Thursday, August 20, 2015

Dry Needling and Acupuncture


I often get asked if I do dry needling. Many acupuncturists become defensive when asked this, and there is currently some contention in the fields of acupuncture and physical therapy, as PTs either have it in their scope of practice to do dry needling (in some states) or are trying to get it added to their scope (in other states, such as Florida). Many acupuncturists feel that dry needling is just another name for acupuncture and that PTs are trying to add acupuncture to their scope.

So, what is dry needling and why is there any controversy? First off, I want to state that this blog post is not intended to state any profession opinion or get into the politics. Instead I am going to discuss the technique, goals, and give a brief history of dry needling.

Dry needling as a technique and name grew out of work primarily from Dr. Janet Travell, MD. Dr. Travell, along with her colleague, Dr. David Simons, MD wrote a very influential two-volume book in the field of pain management called Myofascial Pain and Dysfunction: The Trigger Point Manual. In this book, they discussed trigger points (TrPs) which are defined as hypersensitive spots found in taut bands of muscle (click to read more about TrPs). When palpating muscles that are dysfunctional, there are notable taut bands. Following these taut bands, physicians might find a hypersensitive nodule, often in the belly of the muscle along these taut bands. Pressing these yields hypersensitivity and often a characteristic referral pattern is noted, many times quite a distance from the location of the TrP. These two volume books gave a detailed description of the palpation, signs and symptoms, and pain referral zones of these TrPs for each muscle in the body.

In addition to clinical information regarding locating and diagnosing these TrPs, these books also discussed treatment. Many protocols were discussed, but TrP injections were primary treatments outlined in these books. It became increasingly understood that the mechanism that was at play with TrP injections was the mechanical stimulation from the needle. Most often what was injected were substances such as lidocaine which served the purpose of reducing sensation as a relatively thick hypodermic needle probed into a hypersensitive TrP. Dr. Travell did discuss dry needling, differentiating between using a hypodermic needle to inject a substance versus using a hypodermic needle without injecting a substance (which was, therefore, 'dry-needling'). Over time, especially as acupuncture was becoming more popular in America, other practitioners determined that the use of a thinner solid filiform acupuncture needle could serve the same purpose.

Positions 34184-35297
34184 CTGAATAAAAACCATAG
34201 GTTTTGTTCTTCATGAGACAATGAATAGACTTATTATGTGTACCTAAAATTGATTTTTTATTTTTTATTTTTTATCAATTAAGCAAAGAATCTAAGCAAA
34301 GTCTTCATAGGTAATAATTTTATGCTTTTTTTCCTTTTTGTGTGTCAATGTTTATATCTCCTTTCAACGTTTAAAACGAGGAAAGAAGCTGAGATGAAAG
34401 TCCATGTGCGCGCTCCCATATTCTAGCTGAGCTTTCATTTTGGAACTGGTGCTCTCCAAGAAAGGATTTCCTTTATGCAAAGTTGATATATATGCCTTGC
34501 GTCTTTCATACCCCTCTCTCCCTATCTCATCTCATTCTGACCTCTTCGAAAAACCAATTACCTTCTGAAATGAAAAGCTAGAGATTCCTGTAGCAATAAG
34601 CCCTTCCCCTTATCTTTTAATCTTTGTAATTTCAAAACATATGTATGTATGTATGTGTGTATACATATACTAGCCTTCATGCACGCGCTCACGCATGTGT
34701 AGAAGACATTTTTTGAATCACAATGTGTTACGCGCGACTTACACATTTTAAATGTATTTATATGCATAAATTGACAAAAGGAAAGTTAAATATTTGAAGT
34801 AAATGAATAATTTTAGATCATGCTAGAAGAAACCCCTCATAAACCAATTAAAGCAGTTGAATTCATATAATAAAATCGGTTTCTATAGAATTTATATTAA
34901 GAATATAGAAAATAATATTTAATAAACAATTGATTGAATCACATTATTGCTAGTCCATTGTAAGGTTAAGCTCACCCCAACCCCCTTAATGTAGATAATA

Actually, in the history of acupuncture in China these same techniques were discussed and the Chinese referred to these hypersensitive nodules as Ashi points. Ashi means something along the lines of ‘That’s it’. Imagine a physician palpating for the source of a patient’s pain and the patient proclaims ‘Ashi’. The needle technique involves with needling Ashi points is extremely similar to those described in TrP injection and dry needling circles. Notably this involves locating the hypersensitive nodule, inserting a needle, bringing the needle back to the subcutaneous layer and redirecting the needle. Imagine a needle pointing to numbers on a clock and, from the same point, the needle touches 12, 1, 2, 3, etc. This describes the lifting and thrusting technique discussed in the classics of Chinese medicine. When doing these techniques, there is a characteristic muscle twitch or fasciculation that is achieved as the TrP is being deactivated.

This technique can be extremely effective in reducing pain associated with TrPs which is a very common source of pain. Increasingly, TrPs are being understood to be a major contributor to pain. Needling TrPs with an acupuncture needle is one of the most effective tools to treat these. I feel that acupuncturists are best suited to treat TrPs, as we have the greatest amount of training with needle technique and we have the greatest ability to incorporate this technique into a balanced acupuncture session. However, while all acupuncturists have had some training on needling sensitive points, those who have undergone more continuous training with emphasis on a detailed understanding of anatomy and palpation are going to yield the greatest results. While not all acupuncturists have this understanding, there is growing movement within acupuncture circles to incorporate a more detailed understanding of Western anatomy and utilizing a more integrative approach to treating patients.


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